I don't often agree with the ACLU, but I'm about to make an exception.
You see, every decade, states are required to redraw their boundaries to reflect population shifts reported in the current census. But the latest attempt to do so by Kentucky's legislature was struck down by the state Supreme Court because the new districts weren't properly balanced by population.
That's where the ACLU comes in. They've filed suit on behalf of Louisville-area residents asking a three-judge panel to redraw the boundaries themselves, contending that the current arrangement seriously underrepresents people in the state's largest urban area. A similar suit has been filed in Northern Kentucky.
I've often complained about the urban vs. rural divide in Kentucky's legislature. One of our biggest problems is that the best interests of Louisville, Lexington and the Northern Kentucky region – the state's economic engines – already take a back seat to pet projects of our many rural lawmakers far too often. It's a classic case of the tail wagging the dog, and we certainly can't afford to allow that situation to get even worse.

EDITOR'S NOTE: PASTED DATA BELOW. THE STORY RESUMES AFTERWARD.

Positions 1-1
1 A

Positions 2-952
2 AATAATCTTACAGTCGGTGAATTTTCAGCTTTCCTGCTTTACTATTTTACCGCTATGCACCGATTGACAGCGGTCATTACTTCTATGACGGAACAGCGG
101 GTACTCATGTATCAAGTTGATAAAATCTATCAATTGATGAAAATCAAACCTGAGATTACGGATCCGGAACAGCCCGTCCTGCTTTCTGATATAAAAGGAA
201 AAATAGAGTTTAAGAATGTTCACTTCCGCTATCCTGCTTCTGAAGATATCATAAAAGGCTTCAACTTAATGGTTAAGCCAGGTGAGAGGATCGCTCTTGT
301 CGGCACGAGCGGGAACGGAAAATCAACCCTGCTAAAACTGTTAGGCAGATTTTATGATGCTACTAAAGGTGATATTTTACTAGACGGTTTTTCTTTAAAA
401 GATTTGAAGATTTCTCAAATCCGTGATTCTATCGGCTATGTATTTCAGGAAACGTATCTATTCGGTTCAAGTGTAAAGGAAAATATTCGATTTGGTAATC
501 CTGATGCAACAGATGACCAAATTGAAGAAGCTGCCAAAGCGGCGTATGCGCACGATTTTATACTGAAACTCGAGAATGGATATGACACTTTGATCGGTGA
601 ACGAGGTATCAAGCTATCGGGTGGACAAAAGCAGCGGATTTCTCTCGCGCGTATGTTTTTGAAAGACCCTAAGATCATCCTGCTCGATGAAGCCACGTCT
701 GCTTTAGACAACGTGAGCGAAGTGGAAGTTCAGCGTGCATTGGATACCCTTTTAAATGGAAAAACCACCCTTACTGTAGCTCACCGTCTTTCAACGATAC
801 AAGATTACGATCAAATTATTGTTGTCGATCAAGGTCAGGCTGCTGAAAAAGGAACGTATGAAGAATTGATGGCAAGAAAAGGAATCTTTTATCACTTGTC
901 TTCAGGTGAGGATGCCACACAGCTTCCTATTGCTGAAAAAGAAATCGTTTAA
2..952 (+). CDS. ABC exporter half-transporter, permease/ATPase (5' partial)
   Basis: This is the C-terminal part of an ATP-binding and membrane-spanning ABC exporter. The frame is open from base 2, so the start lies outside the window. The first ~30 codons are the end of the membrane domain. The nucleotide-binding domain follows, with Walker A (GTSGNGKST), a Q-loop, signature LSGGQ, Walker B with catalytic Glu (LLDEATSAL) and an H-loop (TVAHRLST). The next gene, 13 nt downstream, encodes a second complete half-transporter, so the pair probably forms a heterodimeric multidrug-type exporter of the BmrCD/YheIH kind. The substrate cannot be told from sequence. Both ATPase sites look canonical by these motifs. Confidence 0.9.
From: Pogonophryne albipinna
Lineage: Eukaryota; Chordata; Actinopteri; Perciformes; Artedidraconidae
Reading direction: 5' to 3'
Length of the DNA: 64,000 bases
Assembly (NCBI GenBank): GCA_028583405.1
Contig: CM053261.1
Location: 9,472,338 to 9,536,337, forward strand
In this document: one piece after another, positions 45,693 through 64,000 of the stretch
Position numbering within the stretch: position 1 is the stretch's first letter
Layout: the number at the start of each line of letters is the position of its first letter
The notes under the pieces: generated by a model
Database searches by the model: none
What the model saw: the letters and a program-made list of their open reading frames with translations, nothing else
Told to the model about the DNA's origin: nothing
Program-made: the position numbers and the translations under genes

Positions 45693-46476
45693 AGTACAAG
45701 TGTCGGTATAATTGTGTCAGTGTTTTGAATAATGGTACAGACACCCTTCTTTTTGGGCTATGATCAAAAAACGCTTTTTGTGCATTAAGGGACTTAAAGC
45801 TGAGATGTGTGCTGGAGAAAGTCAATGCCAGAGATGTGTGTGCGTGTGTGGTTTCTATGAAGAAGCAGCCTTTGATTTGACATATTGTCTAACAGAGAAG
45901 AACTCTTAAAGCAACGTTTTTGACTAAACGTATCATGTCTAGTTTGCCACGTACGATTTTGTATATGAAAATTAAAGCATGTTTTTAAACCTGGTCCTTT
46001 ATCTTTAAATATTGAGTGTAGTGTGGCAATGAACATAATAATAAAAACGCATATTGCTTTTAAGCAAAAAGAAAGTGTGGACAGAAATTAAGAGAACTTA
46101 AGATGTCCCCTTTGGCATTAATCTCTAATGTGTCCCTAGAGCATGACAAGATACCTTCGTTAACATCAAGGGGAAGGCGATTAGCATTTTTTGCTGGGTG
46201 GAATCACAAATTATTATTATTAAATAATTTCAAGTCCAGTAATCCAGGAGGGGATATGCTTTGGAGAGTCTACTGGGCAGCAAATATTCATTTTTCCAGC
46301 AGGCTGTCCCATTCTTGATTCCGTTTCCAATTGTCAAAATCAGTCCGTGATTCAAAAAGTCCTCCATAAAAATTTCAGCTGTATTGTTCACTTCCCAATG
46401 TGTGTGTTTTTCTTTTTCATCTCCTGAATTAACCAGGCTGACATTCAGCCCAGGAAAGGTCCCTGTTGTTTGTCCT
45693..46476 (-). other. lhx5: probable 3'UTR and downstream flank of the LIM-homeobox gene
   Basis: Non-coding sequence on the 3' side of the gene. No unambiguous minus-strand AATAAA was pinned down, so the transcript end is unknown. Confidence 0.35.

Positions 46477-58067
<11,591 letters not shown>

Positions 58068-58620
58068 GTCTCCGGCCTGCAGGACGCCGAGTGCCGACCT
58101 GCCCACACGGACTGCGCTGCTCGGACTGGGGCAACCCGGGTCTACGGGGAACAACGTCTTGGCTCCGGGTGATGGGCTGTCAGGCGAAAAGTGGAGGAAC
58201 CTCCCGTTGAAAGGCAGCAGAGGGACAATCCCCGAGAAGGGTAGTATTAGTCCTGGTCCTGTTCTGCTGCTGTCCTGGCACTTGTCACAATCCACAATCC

A special session of the legislature will soon be held to address this issue. And if our lawmakers can act responsibly and come up with a fair representation plan, those lawsuits will become unnecessary.
But if they don't, then the court should step in and make things right.
I'm Bill Lamb, and that's my…Point of View.